Requesting a Correction at Hulsey Master Plan

Requests for corrections should be submitted to Hulsey Master Plan at [email protected] Please contact us if you are dissatisfied with the spelling, accuracy, or credibility of any published material. We accept all corrections, but reserve the right not to initiate changes if we cannot confirm their validity or necessity in the course of a thorough fact-check.

If you are unsure whether your concern will warrant a correction, please read Hulsey Master Plan’s Style Guide entries below for Corrections and Editors’ Notes.

Corrections

Hulsey Master Plan recognizes an ethical responsibility to correct all its factual errors, large and small (including misspellings of names), promptly and permanently. If a correction is warranted, it will be corrected immediately. Because a correction serves all readers (not just those who were injured or who complained) it must be, “self-explanatory, tersely recalling the context and the background while repairing the error”.

In the rare case of a delay, the correction will acknowledge a reason for both the error and a reason for the delay. When an error has occurred under the byline or credit of a blameless staff member or news agency, the correction may cite an editing error or a transmission error. If Hulsey Master Plan has been misinformed by an institution or a reference work that should have been authoritative, the error may be attributed as misinformation cited to the offending source. At the end of any article for which a correction is made, after supplying the facts, the correction may usefully remind readers of the specific error.

Editors’ Notes

Hulsey Master Plan appreciates all corrections. At Hulsey Master Plan we strive to be as informed, accurate, and respectful as possible in all of our articles, and reader submissions of corrections that are believed to contribute to that end help us improve the website and its reading experience for all. In addition to factual errors, we aim to acknowledge (and rectify, when possible) lapses of fairness, balance or perspective — faults more subtle or less concrete than factual errors, though still justifiably important. Examples may include discovering and acknowledging that a freelancer, assigned to review a book, failed to divulge a conflict of interest.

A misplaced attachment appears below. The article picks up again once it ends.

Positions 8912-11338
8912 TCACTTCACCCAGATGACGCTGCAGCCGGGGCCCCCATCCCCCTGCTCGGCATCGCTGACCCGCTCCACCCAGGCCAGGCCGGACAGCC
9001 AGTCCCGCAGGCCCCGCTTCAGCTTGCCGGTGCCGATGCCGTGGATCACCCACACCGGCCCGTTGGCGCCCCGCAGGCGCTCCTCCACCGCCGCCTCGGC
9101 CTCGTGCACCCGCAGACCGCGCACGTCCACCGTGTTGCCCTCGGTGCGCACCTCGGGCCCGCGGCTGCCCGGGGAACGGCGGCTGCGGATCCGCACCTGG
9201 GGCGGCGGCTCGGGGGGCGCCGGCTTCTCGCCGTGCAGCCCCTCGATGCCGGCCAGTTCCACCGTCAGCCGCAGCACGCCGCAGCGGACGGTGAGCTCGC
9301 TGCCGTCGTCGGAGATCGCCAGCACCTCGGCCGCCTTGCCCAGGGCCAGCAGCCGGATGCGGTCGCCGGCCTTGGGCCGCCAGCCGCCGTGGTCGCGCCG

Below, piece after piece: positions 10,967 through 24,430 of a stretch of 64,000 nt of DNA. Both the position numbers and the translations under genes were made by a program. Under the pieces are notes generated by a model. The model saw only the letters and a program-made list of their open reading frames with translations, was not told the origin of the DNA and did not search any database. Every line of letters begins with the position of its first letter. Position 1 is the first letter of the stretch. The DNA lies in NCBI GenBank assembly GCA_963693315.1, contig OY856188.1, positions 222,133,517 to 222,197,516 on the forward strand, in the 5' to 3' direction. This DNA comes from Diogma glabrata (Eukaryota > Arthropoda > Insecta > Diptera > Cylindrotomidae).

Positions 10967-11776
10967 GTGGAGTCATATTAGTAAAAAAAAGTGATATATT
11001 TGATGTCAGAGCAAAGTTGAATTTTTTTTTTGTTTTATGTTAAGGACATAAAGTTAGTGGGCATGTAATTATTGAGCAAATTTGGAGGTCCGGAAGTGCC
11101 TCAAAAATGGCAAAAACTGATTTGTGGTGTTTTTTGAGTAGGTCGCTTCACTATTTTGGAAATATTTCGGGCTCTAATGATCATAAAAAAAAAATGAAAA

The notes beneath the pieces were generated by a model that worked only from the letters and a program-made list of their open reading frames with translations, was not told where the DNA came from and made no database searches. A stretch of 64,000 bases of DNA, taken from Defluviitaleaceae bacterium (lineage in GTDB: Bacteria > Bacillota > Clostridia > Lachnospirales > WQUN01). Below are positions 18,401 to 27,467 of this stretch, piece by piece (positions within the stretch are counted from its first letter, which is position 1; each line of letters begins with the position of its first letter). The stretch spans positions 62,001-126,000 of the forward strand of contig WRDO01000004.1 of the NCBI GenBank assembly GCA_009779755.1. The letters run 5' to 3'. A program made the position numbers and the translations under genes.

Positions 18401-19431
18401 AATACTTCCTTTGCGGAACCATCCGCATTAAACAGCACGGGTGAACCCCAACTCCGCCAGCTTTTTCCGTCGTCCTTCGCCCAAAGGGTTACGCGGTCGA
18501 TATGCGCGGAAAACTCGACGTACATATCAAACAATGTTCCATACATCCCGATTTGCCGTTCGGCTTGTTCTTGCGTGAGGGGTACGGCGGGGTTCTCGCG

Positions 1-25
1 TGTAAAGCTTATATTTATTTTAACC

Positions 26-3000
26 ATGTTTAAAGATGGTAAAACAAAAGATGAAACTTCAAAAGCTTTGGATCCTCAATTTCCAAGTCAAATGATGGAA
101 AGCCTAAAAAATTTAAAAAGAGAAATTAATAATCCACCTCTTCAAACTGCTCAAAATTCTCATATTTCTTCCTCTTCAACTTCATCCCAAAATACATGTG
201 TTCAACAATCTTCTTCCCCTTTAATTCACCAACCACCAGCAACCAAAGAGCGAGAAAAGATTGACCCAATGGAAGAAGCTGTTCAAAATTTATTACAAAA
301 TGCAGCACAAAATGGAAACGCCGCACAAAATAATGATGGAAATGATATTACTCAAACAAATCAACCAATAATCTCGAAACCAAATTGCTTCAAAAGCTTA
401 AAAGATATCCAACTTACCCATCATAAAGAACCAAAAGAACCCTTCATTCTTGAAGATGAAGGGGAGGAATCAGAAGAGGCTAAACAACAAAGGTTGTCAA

A correction is published only after consultation with the Editor-in-Chief to ensure that it is as fair to the staff as to readers and to the people mentioned. The purpose is to restore perspective while assuring readers that Hulsey Master Plan’s slip did not typify its standards or policy.

The note begins by recalling the date, placement and content of the faulty article, in a sentence or two. In another few phrases, it then summarizes the passage that created the problem. It goes on to state the fault, preferably in a cogent way that sheds light on Hulsey Master Plan’s journalistic practice. If possible, the note then supplies what was lacking earlier.